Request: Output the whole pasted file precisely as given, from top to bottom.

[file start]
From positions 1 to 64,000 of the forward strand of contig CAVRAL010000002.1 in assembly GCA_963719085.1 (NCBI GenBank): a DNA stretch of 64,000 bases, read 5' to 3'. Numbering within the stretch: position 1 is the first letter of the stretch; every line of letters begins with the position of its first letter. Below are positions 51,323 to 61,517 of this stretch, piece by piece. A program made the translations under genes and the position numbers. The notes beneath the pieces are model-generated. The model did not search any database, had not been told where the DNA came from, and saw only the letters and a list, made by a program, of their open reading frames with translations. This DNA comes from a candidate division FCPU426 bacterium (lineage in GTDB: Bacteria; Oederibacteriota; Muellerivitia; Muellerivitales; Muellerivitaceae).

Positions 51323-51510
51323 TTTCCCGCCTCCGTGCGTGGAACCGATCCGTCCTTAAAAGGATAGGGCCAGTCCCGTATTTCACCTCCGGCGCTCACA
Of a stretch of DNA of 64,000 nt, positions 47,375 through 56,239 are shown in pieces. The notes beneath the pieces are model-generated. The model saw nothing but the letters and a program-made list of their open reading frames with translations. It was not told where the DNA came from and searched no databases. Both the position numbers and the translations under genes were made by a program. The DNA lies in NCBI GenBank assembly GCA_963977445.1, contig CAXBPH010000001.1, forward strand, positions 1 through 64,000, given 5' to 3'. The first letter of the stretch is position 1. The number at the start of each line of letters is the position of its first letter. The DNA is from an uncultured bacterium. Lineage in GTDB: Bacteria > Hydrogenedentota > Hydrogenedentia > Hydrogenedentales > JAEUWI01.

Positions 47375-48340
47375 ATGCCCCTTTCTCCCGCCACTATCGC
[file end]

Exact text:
From positions 1 to 64,000 of the forward strand of contig CAVRAL010000002.1 in assembly GCA_963719085.1 (NCBI GenBank): a DNA stretch of 64,000 bases, read 5' to 3'. Numbering within the stretch: position 1 is the first letter of the stretch; every line of letters begins with the position of its first letter. Below are positions 51,323 to 61,517 of this stretch, piece by piece. A program made the translations under genes and the position numbers. The notes beneath the pieces are model-generated. The model did not search any database, had not been told where the DNA came from, and saw only the letters and a list, made by a program, of their open reading frames with translations. This DNA comes from a candidate division FCPU426 bacterium (lineage in GTDB: Bacteria; Oederibacteriota; Muellerivitia; Muellerivitales; Muellerivitaceae).

Positions 51323-51510
51323 TTTCCCGCCTCCGTGCGTGGAACCGATCCGTCCTTAAAAGGATAGGGCCAGTCCCGTATTTCACCTCCGGCGCTCACA
Of a stretch of DNA of 64,000 nt, positions 47,375 through 56,239 are shown in pieces. The notes beneath the pieces are model-generated. The model saw nothing but the letters and a program-made list of their open reading frames with translations. It was not told where the DNA came from and searched no databases. Both the position numbers and the translations under genes were made by a program. The DNA lies in NCBI GenBank assembly GCA_963977445.1, contig CAXBPH010000001.1, forward strand, positions 1 through 64,000, given 5' to 3'. The first letter of the stretch is position 1. The number at the start of each line of letters is the position of its first letter. The DNA is from an uncultured bacterium. Lineage in GTDB: Bacteria > Hydrogenedentota > Hydrogenedentia > Hydrogenedentales > JAEUWI01.

Positions 47375-48340
47375 ATGCCCCTTTCTCCCGCCACTATCGC